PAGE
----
Re: Death by pointers. (Was: order of argument evaluation in C++, etc.) (Henry Baker)
Tue, 5 Sep 1995 01:40:00 GMT

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Order of argument evaluation in C++, etc. (1995-07-08)
Re: Order of argument evaluation in C++, etc. (1995-08-25)
Death by pointers. (Was: order of argument evaluation in C++, etc.) (1995-08-30)
Re: Death by pointers. (Was: order of argument evaluation in C++, etc. (1995-09-05)
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Newsgroups: comp.compilers
From: (Henry Baker)
Keywords: analysis, optimize
Organization: nil organization
References: 95-07-068 95-08-195 95-09-030
Date: Tue, 5 Sep 1995 01:40:00 GMT (Adrian Johnstone) wrote:

> On the sub-issue of alias detection as a problem in argument evaluation:
> : Unless I'm very much mistaken, alias identification is an insoluble
> : problem, and flagging order dependencies in expressions runs
straight into
> : that wall.
> : Well, I guess it's insoluble in general (no my area of expertise), but it is
> : certainly possible and useful. It's clear that this is really what we're
> : talking about.
> In the C language, alias detection in the presecence of recursive data
> structures (i.e. linked lists and up) is an NP-complete problem, which
> certainly meets my definition of insoluble ;-). I'm not at home right
> now so I can't find the reference but it's derived in someone's PhD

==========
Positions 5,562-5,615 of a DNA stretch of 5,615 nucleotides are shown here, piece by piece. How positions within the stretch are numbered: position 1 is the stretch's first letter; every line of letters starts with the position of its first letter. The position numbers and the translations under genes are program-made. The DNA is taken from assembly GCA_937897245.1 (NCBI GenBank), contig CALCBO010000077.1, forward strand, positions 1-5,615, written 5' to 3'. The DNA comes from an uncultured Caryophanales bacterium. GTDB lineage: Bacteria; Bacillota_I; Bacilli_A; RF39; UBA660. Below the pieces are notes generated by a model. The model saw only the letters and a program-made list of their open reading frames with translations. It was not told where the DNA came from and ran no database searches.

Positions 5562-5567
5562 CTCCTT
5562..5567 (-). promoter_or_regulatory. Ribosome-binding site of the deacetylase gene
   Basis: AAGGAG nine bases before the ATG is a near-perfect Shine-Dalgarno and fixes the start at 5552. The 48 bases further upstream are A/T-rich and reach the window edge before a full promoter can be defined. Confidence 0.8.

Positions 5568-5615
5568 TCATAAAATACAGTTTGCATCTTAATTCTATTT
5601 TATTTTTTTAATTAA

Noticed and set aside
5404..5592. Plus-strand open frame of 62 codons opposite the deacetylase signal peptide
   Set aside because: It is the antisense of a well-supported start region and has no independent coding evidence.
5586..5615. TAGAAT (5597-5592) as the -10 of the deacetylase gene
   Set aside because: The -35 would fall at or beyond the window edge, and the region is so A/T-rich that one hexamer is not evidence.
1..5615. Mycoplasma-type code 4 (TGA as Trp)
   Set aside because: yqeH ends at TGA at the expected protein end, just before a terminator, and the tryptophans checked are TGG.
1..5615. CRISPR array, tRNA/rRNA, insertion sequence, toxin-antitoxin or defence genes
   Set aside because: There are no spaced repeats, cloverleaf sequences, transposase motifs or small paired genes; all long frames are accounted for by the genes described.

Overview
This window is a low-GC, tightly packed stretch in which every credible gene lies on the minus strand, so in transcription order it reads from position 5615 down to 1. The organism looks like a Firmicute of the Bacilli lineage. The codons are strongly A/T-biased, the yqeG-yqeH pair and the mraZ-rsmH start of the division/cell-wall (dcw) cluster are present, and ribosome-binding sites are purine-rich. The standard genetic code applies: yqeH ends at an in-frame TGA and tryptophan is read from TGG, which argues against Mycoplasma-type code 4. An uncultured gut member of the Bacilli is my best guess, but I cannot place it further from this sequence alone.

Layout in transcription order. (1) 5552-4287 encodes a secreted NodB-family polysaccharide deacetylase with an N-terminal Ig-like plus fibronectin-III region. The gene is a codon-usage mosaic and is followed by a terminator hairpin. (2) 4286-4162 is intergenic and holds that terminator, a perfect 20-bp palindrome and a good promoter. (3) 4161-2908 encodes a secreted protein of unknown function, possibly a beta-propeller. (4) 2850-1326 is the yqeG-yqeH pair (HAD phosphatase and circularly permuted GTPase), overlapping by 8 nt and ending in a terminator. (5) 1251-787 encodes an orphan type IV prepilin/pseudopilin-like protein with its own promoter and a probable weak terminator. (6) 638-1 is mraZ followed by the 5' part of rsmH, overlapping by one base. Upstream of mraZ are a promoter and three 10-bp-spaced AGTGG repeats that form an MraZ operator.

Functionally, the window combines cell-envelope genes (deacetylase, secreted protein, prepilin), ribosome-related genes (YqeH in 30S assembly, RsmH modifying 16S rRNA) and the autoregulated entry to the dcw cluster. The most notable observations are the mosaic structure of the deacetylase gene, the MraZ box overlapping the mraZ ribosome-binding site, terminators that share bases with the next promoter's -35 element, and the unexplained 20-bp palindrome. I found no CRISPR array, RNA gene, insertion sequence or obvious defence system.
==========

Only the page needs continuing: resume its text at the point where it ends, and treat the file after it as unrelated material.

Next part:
> theis. Actually it's not at all surprising if you think about it. I
> would rather suppose that this result is true in any pointer-using
> language, including Pascal et al.

Alias detection should be at least as hard as ML type inference, which
is provably exponential, worst case -- i.e., _harder_ than NP-complete.
Alias detection can be performed by a variant of ML type inference (also .ps.Z)

> The thing that makes C a nightmare for optimisation is the
> all-pervading nature of pointers along with the widespread use of void
> pointers which can implicitly cast all over the place.

He that is without Scheme, let him cast the first pointer...

> In the not so distant future, all common computers will use
> superscalar processors of one form or another, and I predict that the
> detailed dataflow analysis required to get the best out of these
> machines will mandate a move towards languages which are easier to
> analyse, that is with restricted use of pointers and possibly a
> complete lack of side effects.

> The time has surely now come when we need to apply the same process to
> data access. After all, what is a pointer but a goto within a data
> structure? Actually programming with side effect reduced languages is
> not so hard, so why on earth are we making things so difficult for our
> optimisers?

> The most pressing question, of course, is what the new, side-effect
> reduced, language should be called.

It is currently called 'ML', short for 'Muzzled Lisp' ;-).


You might also check on the latest work by Phil Wadler on integrating
linear types into type inference, and into the language 'Clean', which
also provides for linear types.

www/ftp directory:


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